Boaters fighting lake closure

Funding shortfall threatens Clementine recreation
By: Gus Thomson, Journal Staff Writer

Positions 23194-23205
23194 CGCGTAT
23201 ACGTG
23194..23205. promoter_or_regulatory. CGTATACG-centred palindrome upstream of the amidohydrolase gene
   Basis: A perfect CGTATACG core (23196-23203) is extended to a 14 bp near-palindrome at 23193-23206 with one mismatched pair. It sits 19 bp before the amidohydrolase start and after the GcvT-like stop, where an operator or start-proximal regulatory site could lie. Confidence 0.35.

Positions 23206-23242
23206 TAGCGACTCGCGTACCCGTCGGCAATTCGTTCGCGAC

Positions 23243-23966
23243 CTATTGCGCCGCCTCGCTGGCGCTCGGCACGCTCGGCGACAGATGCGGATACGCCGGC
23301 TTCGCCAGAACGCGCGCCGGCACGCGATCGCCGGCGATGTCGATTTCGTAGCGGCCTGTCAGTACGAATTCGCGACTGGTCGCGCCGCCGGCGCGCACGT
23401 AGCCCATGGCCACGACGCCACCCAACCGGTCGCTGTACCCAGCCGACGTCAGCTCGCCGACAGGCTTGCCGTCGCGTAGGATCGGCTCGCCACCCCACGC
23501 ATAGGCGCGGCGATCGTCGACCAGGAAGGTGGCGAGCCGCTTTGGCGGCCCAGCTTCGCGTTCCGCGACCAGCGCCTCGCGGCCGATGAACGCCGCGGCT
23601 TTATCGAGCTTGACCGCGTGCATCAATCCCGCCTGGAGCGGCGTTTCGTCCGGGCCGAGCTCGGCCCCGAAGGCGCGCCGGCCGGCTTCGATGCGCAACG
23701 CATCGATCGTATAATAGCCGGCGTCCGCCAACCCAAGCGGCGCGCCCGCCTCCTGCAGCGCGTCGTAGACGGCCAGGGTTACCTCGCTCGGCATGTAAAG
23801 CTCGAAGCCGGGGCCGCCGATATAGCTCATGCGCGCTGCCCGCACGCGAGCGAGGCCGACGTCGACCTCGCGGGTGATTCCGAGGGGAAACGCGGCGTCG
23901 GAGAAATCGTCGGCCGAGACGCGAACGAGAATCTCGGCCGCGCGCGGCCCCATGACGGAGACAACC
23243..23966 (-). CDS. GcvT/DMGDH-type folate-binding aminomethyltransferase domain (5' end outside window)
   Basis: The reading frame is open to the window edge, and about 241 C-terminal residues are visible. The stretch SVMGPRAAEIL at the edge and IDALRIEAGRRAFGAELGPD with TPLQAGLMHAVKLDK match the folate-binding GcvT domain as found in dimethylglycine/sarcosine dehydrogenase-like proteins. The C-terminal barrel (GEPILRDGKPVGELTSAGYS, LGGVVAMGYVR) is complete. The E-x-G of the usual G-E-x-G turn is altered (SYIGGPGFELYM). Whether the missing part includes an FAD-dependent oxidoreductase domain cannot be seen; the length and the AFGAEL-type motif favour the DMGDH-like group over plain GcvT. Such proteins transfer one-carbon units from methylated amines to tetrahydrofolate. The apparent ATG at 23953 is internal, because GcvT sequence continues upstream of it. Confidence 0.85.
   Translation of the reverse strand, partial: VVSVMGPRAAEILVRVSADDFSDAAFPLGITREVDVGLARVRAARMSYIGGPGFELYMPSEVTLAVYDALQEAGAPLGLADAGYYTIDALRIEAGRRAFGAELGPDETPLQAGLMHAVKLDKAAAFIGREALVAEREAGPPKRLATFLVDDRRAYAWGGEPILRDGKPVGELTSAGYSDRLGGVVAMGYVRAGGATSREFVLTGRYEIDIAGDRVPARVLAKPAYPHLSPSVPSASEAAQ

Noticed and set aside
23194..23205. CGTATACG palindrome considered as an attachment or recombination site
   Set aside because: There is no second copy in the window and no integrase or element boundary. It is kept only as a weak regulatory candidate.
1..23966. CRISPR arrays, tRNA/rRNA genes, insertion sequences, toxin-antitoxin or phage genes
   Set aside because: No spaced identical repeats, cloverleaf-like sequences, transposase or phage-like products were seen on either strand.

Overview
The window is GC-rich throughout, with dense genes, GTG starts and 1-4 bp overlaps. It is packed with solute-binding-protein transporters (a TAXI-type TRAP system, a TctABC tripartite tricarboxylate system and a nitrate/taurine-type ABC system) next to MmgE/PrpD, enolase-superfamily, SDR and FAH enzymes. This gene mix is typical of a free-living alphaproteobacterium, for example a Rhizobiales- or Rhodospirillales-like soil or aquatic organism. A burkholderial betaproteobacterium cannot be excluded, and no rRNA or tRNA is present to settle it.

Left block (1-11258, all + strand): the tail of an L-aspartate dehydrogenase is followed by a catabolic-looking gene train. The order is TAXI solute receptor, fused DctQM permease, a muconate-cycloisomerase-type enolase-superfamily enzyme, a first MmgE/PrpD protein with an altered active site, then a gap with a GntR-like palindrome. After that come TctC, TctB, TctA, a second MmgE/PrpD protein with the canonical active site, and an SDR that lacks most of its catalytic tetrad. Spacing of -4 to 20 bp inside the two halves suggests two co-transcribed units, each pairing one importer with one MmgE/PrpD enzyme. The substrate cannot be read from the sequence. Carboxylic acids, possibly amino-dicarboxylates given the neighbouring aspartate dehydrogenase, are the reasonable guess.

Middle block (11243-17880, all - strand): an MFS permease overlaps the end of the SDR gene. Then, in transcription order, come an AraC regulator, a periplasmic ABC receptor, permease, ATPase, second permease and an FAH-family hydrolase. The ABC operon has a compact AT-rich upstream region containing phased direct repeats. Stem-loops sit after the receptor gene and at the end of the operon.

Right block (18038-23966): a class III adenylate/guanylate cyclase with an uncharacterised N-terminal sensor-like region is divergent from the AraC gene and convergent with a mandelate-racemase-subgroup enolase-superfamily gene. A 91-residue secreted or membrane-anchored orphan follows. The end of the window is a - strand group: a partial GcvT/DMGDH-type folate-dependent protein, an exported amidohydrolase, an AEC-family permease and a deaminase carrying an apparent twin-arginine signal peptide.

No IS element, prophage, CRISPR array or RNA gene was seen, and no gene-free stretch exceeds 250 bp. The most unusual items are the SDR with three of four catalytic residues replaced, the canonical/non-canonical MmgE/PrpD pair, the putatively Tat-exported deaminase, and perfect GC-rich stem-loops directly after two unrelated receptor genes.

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Threat of closure is roiling the normally placid waters of a popular haven for boaters near Auburn. A destination for kayakers and powerboaters, the smooth-as-glass Lake Clementine is in the middle of a tug-of-war between the U.S. Army Corps of Engineers and the Bureau of Reclamation over recreational funding. Pointing to recent correspondence between the two over renewal of a recreation management permit for the lake that expired this year, John Brun, president of long-time user group the Auburn Boat Club, said he and other boaters are shaking the political tree to keep Clementine from closing. The group is involving state legislators like Sen. Sam Aanestad, R-Grass Valley, and U.S. Rep. Tom McClintock on the federal side, in a bid to save lake access from being gated and docking facilities removed. Brun said the issue comes down to money, with the Bureau of Reclamation threatening to pull the plug on funding from the state Parks Department-contracted management. At the same time, the corps hasn’t come up with any money in answer to the bureau’s request to shoulder some of the financial burden, he said. The smoking gun for Brun is a March 31 letter from the corps Sacramento District deputy for project management to bureau area manager Michael Finnegan stating the desire to continue to have recreational opportunities available to the public at Lake Clementine but also alluding to the possibility of closure. Deputy Christine Altendorf’s letter states that if the corps can’t find additional funding or an “alternate solution, we are prepared to work with both the Bureau of Reclamation and the state to create a closure plan that will work for all agencies.” Brun said that is setting off warning bells with recreational users, who three years ago enlisted the support of former 4th District Congressman John Doolittle to successfully oppose plans to drop speed limits on the lake to 5 mph. The boat club, with a membership of 55 families, operates the docks and gas concession on the lake while state parks collects the recently increased $10 parking fee on the shoreline. Mark Root, a Colfax kayaker who also uses the boat-in campground at Lake Clementine, described the lake as the most pristine one in the area for kayakers. “It would be closing a great resource for the community,” Root said. Officials with both the bureau and the corps maintained this past week that the two sides have no intentions of closing the roads into the lake and removing docks and other facilities. Jill Swett, chief of the corps operations technical section in Sacramento, said the bureau request for funding has gone “back and forth” while the corps was denied requests in the 2009 or 2010 budget year for funding part of Clementine recreational operations. A further request has been lodged for the 2011 budget and the corps will find out in February whether it’s included in the president’s budget, she said. “The bureau and the corps desire to continue to manage lands for recreation,” Swett said. Pete Lucero, bureau public affairs officer, said his office is not considering the possibility of closure. The bureau has held the permit with the corps for recreational use of the lake since 1979. It’s part of the Auburn State Recreation Area but the lake and operation of the North Fork Debris Dam the reservoir it sits behind are separate. The lake, located about 3 miles east of Auburn, is within federally held land reserved for potential construction of an Auburn dam. The bureau pays the state Parks Department $1.4 million annually to patrol and maintain the recreational area. “It’s very premature to suggest Lake Clementine is going to close for any reason,” Lucero said. Gus Thomson can be reached at